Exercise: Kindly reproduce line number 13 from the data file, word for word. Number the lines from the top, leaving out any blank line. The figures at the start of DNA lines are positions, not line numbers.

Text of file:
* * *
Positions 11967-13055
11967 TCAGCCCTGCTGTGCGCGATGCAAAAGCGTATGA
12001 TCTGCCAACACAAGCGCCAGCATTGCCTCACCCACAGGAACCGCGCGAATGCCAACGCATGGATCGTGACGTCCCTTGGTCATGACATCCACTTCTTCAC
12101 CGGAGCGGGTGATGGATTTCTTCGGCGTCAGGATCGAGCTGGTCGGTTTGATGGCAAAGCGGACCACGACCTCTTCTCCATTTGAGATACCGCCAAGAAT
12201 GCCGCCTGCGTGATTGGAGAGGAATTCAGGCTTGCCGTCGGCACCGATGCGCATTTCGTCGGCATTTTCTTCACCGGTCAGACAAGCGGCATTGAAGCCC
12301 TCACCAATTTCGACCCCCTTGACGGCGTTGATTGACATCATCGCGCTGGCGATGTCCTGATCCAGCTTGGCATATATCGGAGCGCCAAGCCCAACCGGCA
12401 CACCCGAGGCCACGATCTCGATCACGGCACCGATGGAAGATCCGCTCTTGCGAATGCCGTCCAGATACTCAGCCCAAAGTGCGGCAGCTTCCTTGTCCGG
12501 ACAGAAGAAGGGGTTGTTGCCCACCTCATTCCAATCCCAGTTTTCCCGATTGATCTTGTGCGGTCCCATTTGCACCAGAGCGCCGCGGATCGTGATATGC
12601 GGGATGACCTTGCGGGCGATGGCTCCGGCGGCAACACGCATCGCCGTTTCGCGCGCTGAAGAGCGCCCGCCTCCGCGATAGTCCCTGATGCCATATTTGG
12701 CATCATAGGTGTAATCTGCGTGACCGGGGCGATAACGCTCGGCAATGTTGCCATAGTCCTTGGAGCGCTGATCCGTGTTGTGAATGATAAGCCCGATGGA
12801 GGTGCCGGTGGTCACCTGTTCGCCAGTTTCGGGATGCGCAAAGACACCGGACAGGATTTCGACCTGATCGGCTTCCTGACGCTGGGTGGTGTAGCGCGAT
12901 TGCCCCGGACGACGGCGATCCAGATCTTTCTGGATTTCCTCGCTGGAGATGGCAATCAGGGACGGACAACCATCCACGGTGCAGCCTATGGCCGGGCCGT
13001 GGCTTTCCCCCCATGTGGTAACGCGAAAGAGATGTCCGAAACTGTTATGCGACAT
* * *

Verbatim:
13001 GGCTTTCCCCCCATGTGGTAACGCGAAAGAGATGTCCGAAACTGTTATGCGACAT